v. To discuss an existing but unacknowledged topic.

Example Citations:
Tim is this an elephant in the room week.......Rowleys has been de-elephanted! Now you are suggesting another elephant has arrived,
—Bloodtangerine, “The Parky update post,” Fansonline, February 11, 2014

Neologism of the day: de-elephantify (as in de-elephantify the room) Talk about that thing we know is there but don’t usually acknowledge.
—David Lutz, “Neologism of the day...,” Twitter, February 11, 2014

Earliest Citation:
I spent a couple days this past week on the phone connecting with each of the campus ministry leaders in LA and Orange County. In one of the conversations, one of the leaders said this:

“I just had to de-elephantize it...”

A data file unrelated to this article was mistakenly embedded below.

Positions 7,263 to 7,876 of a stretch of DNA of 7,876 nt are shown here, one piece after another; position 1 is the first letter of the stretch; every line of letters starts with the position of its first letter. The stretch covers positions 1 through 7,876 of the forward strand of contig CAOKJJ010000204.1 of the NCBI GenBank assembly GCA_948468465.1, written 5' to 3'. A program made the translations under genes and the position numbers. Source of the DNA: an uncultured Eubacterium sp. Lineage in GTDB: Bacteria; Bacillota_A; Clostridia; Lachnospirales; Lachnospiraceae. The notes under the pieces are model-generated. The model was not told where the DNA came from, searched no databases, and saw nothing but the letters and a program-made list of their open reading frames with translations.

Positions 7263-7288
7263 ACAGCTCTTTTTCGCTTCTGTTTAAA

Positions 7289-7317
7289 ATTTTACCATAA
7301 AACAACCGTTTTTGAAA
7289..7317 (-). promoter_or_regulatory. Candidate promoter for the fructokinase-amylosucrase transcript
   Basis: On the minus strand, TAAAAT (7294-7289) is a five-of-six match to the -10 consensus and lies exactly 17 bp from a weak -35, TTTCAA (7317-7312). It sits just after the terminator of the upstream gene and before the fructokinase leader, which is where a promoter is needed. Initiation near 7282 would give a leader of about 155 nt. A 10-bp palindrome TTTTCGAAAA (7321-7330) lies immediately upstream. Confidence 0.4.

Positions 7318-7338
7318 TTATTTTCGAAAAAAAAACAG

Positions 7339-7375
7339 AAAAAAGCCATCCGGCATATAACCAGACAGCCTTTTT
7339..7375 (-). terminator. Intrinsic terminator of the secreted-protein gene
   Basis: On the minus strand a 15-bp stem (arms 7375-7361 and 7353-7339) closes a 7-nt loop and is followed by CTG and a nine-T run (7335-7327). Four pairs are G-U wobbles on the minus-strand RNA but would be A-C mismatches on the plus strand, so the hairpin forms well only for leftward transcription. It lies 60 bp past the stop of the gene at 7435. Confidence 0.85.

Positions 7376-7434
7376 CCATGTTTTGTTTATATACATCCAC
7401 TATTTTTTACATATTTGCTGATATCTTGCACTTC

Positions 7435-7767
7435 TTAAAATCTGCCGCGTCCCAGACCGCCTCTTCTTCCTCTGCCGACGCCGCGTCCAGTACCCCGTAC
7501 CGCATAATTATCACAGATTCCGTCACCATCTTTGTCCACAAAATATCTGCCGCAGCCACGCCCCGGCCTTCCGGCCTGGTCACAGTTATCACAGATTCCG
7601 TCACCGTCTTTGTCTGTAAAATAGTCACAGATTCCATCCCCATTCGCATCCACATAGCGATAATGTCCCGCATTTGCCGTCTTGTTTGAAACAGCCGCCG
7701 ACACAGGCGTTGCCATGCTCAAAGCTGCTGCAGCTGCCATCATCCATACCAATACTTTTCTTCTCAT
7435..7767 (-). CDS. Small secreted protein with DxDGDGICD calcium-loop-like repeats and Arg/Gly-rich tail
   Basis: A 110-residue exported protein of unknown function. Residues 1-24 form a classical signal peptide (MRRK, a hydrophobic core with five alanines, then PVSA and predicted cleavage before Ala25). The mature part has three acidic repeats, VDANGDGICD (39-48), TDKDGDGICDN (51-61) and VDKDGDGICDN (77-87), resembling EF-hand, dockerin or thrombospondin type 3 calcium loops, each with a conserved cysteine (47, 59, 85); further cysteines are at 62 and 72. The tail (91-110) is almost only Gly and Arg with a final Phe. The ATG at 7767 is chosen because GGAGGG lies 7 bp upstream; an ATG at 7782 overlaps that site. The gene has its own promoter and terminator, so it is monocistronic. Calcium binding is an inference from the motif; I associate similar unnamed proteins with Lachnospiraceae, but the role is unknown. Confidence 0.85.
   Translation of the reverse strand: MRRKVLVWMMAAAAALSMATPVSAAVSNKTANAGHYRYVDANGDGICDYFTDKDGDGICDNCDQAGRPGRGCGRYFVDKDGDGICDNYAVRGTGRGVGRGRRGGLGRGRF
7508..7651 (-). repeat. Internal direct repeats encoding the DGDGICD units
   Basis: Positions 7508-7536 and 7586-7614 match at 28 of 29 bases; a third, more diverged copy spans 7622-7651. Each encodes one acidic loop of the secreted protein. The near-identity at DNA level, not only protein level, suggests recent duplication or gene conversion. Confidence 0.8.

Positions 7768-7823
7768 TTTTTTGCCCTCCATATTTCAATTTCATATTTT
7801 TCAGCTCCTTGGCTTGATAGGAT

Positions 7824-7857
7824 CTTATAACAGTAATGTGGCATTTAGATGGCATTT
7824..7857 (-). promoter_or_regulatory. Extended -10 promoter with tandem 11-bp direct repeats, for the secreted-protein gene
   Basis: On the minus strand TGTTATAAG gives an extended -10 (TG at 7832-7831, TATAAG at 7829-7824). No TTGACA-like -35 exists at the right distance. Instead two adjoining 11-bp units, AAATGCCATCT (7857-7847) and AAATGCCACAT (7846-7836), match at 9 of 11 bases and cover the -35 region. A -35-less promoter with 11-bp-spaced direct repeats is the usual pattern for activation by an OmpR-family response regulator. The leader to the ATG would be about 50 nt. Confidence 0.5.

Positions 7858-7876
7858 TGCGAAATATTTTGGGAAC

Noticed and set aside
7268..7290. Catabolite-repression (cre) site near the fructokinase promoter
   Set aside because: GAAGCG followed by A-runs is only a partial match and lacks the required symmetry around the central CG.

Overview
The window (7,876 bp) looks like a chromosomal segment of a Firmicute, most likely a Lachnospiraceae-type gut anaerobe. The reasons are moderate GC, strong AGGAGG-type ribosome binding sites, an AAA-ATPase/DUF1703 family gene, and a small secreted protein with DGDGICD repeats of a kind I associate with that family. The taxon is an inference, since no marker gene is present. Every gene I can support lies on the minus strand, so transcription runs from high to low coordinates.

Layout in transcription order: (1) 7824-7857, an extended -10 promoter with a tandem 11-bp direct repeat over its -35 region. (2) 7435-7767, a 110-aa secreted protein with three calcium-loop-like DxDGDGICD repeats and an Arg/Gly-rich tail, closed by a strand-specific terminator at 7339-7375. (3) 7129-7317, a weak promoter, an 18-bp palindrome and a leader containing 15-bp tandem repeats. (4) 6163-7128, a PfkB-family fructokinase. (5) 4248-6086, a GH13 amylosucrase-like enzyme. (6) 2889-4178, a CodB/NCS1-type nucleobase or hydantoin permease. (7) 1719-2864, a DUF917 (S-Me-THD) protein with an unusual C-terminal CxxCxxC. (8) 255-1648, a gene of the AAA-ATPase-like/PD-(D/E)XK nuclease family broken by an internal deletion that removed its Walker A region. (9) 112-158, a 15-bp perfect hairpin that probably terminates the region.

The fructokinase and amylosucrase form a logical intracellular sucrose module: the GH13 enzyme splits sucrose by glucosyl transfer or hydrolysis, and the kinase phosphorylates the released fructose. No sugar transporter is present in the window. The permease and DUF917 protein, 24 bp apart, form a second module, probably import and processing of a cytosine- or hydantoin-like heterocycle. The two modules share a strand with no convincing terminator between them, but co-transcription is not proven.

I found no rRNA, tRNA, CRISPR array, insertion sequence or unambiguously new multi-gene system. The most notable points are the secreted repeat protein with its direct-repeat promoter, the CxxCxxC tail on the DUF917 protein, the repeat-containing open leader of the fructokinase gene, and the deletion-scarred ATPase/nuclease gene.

What he meant was, there was an issue out there that he knew would be an issue if he didn‘t call it out. There was an elephant in the room.
—Bob Fuhs, “Where’s the Elephant?,” Bob Fuhs, September 20, 2009

The verb comes from the phrase "the elephant in the room" (or sometimes "the elephant in the living room"), which (in the more common sense) refers to a topic or issue that obviously exists but remains unacknowledged because it's just easier or more comfortable to do so. This sense of the phrase is not as old as you might think, with the earliest OED cite only going back to 1984.

Judging by the lexical evidence, the verb de-elephant is most often used to refer to getting off an elephant that one has been riding:

Our elephants led us to an open area where we de-elephanted.
—Megan Tsang, “Raddest photo trip ever,” Megan Tsang Studio, December 13, 2009

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